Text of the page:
Welcome to the round up of posts that you might have missed this week on Smorgasbord.
It is finally a lovely sunny day and I intend to take full advantage and be out in the garden most of the day.
I have finally given myself a very good talking to and put into action a long overdue plan this week. It involves books and reviews and my unsuccessful efforts to whittle my TBR list down effectively. I was only reading at night and it was five pages and then lights out so to speak. Something needed to be done.
I now have a mandatory reading hour in the afternoon either in the garden or in our sitting room if the weather is not warm enough. I have finished two books this week instead of the usual one, and I feel far less guilty about the books sitting their so patiently…
So chuffed to be amongst this wonderful list of authors. Every one a great writer. https://crime.cymru/2020/08/11/new-books-for-2020/ via @CrimeCymru #books #readingcommunity #readers #BookShelf #newbooks #booksinlockdown #authors #WritingCommunity #writing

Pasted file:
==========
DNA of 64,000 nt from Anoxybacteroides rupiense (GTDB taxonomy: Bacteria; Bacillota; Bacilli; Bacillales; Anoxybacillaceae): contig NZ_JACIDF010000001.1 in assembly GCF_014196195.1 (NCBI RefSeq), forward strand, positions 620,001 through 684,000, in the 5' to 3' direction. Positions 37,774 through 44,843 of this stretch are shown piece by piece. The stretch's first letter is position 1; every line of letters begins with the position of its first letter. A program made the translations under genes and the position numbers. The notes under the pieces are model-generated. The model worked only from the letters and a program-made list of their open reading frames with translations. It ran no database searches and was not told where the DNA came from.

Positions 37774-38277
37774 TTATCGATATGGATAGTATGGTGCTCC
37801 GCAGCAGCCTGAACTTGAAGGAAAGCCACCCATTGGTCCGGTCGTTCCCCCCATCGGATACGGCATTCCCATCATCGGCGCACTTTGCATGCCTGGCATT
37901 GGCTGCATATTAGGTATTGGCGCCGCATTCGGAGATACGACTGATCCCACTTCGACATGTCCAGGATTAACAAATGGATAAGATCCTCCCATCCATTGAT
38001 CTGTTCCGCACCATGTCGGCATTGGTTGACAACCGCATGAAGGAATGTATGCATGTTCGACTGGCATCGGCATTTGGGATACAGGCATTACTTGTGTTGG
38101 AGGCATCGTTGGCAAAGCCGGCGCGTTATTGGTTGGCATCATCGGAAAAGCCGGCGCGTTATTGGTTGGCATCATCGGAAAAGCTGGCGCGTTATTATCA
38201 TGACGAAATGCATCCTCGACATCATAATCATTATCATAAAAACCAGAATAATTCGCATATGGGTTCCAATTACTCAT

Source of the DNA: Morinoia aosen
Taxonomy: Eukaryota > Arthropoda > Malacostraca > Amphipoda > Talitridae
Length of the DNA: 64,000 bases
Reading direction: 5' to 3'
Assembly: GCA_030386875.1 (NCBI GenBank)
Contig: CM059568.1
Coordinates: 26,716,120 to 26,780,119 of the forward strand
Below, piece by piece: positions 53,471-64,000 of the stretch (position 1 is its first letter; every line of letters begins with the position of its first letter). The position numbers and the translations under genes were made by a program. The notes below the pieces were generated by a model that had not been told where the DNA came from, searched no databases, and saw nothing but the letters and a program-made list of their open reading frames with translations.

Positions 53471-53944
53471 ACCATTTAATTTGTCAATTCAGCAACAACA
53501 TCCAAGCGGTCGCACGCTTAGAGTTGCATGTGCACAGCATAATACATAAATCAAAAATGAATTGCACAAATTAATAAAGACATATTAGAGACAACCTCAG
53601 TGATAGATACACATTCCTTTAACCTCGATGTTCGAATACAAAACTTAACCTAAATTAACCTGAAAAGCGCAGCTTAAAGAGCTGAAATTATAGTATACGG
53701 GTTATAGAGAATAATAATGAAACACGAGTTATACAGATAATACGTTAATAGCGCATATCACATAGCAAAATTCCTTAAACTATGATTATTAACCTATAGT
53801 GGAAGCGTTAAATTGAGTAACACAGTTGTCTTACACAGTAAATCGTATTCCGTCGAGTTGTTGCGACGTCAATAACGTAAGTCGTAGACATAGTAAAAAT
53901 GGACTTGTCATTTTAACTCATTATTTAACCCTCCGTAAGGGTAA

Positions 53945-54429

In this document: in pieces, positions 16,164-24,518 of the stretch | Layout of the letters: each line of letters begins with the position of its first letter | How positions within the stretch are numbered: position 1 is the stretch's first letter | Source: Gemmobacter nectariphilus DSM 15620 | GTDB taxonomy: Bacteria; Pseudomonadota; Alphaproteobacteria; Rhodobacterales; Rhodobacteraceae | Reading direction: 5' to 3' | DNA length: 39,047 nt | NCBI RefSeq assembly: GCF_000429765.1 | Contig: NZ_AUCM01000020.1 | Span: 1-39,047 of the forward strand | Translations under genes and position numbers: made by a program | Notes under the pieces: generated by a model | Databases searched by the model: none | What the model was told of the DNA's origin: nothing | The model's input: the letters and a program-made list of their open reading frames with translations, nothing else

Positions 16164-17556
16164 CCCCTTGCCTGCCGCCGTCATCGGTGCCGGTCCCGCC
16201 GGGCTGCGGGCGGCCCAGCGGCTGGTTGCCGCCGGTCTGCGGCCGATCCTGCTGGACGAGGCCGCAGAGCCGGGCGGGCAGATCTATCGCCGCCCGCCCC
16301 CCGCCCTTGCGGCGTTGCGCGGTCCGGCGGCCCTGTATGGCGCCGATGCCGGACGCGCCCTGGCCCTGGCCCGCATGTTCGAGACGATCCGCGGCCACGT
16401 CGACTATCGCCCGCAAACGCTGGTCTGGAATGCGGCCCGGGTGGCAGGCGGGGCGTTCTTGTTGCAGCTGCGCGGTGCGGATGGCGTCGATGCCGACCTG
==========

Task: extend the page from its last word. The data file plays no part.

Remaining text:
2020, a year that some people would like to forget – but despite Covid 19 there are reasons to be cheerful, especially in the form of books by our authors that have arrived this year or are in the pipeline.
MARCH saw the publication of The Memory, by Judith Barrow (Honno Press)
Today has been a long time coming. Irene sits at her mother’s side waiting for the right moment, for the point at which she will know she is doing the right thing by Rose.
Rose was Irene’s little sister, an unwanted embarrassment to their mother Lilian but a treasure to Irene. Rose died thirty years ago, when she was eight, and nobody has talked about the circumstances of her death since. But Irene knows what she saw. Over the course of 24 hours their moving and tragic story is revealed – a story of love and duty…
There’s a famous picture, American Gothic, by Grant Wood, which leaves many people smiling (unlike the couple in the picture), but it also leaves them thinking.
Is the grim man holding his pitchfork as a support? Or as a symbol of honest productive work? Or as a weapon to fend off the world. Is his equally grim daughter standing with him sharing his defiance? Or is he protecting her? Or holding her back, preventing her escape? Is she actually his daughter? Or his wife? His servant? His captive?